Use Heat Mapping to Drive Better Project Decision Making

Posted by Paula Alsher on Thu, Oct 18, 2018 @ 10:53 AM

On a recent new technology implementation for a major, global corporation our consultants quickly realized the new system was actually one of 60 initiatives that were being launched over an 18-month period. Each individual project had its own project team and although there were interdependencies between the initiatives, the project teams were completely unaware of what the others were doing. Heat Mapping

When we sat down with Senior Leadership, we asked which projects should take priority over the others. Their answer? “They are all important!” When we dug a little deeper, we realized Senior Management really had no big picture as to how many initiatives were actually happening, where resources needed to be allocated…when, or what the cumulative impacts of all the changes were going to be across each department.

This scenario is not that uncommon. You may have the same situation in your own organization, with multiple projects affecting various departments at the enterprise, functional and departmental levels. Your own Senior Leaders may be unable to set project priorities or even sequence changes because every project is given the same weight of importance without considering the big picture. Targets are likely experiencing huge disruption because numerous changes are occurring at the same time. When there is this much going on, it’s no surprise that “organizational stress” is slowing down both adoption and value realization.

The Value of Heat Mapping

In the example above, our change management consultants knew a Heat Map would be extremely useful. Simply defined, a Heat Map is a comprehensive, visual depiction of where, when and how individual stakeholders (both Sponsors and Targets) will be impacted by a change. A Heat Map shows:

  • Who’s impacted by each change
  • By how much
  • When the impact will be felt
  • Where the impact will be felt

In short, a Heat Map is a powerful, but underutilized, tool that provides an accurate look at the big picture of what is going on, when and where. Most importantly, Heat Maps can help Senior Leaders make better decisions on how to sequence changes and how to allocate resources across the entire portfolio of change.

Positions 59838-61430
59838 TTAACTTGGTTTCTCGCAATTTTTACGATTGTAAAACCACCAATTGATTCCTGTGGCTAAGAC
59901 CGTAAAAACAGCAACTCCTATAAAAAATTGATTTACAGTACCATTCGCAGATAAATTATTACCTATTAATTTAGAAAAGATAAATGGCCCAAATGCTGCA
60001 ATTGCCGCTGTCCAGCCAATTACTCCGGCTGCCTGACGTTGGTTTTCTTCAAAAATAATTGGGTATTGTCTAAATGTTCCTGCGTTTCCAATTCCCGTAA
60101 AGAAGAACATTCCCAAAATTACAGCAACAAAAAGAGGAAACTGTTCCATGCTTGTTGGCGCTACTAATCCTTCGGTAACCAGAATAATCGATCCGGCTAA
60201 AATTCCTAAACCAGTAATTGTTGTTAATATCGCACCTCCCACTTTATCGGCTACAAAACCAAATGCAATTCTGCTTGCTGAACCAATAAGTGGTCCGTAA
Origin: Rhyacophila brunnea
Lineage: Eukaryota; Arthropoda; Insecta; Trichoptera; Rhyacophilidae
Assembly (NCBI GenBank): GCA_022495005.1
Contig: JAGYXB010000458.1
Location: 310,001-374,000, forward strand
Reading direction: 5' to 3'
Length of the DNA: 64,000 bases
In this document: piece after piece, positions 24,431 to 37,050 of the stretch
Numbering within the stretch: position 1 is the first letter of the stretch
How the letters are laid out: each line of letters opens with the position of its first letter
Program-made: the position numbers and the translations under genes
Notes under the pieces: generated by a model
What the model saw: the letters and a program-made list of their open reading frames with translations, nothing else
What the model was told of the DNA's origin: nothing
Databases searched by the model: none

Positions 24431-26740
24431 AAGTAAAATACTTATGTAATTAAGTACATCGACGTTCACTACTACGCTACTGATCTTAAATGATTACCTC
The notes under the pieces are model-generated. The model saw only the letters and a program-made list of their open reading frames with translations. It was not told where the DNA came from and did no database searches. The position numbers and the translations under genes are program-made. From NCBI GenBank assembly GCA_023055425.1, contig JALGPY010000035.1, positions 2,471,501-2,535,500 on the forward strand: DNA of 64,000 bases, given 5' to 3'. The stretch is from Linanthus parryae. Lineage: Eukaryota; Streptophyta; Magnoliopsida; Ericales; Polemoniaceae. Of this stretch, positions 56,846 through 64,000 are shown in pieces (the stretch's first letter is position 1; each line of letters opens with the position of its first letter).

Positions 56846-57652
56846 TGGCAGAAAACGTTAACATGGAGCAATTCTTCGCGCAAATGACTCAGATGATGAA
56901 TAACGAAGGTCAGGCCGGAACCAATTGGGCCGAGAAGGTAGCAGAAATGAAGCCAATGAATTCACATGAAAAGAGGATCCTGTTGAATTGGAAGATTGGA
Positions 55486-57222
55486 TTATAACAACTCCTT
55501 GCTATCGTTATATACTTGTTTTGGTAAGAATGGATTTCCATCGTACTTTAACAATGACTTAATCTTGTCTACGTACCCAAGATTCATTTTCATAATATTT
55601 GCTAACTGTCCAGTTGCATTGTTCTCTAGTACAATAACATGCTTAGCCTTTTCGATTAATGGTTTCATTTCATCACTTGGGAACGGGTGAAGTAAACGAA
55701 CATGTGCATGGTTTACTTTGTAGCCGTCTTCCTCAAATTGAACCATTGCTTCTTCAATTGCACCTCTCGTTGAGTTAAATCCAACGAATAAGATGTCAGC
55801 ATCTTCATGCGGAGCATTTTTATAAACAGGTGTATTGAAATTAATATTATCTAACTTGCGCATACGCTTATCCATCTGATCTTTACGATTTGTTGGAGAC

Heat Maps Are Fit for Purpose

There is no one way to build a Heat Map. There is no one template that will meet the need of every situation. To show you the diversity, here are two example Heat Maps our consultants have created for clients:

Sample #1:

This simple Heat Map was used to depict the timing and impact of several planned software integrations on various departments across the organization. It is color coded based on the level of impact. Red indicates the highest amount of effect, green the lowest.

Sample Heat Map

Sample #2:

This section of a much more complex Heat Map was created to illustrate the impact of process and technology changes across multiple users in several different locations. Color coding was used to highlight the different process changes and levels of impact on user groups. As the predicted level of disruption went up, the color in the box became a darker shade of green.

Sample Heat Map

Heat Mapping and the AIM Change Management Methodology

Once a Heat Map is created it is a powerful communication tool for discussions between Change Agents and Sponsors. The Heat Map can be used to communicate current changes across users and locations and to better coordinate sequencing across project lines. This helps minimize impacts on locations and plan for shifts in production. In the long term, Heat Maps can be used for strategic portfolio management, staffing plans and Communication Plans.

The Heat Map should be posted somewhere so that everyone involved in the project including, Change Agents, Sponsors and Targets can see it. This big picture not only ensures everyone understands who, what, when and how a change is happening; it can actually help predict potential personal and cultural barriers to the change. From this information, the principles of the AIM Change Management Methodology can be applied to develop strategies and tactics to minimize the risks.

For example, when Defining the Change, a Heat Map can help set the stage for exactly what is going to happen…when. While Generating Sponsorship, a Heat Map gives Sponsors a clear vision of the impact of each change on their direct reports. This, in turn, helps Change Agents and Sponsors create Communication and Reinforcement Plans. Heat Maps can also be used to predict how much Resistance will be felt and how and when Readiness needs to take place.

Heat Mapping is not a quick process; it takes time to create and maintain them. Still, Heat Maps are a powerful tool to facilitate better communication, decision making and planning. If you are interested in assistance on using Heat Mapping on your project, contact us at

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Topics: Accelerating Implementation Methodology (AIM), Project Management, Implementation Planning, Assessing the Change Climate, Change Management Consulting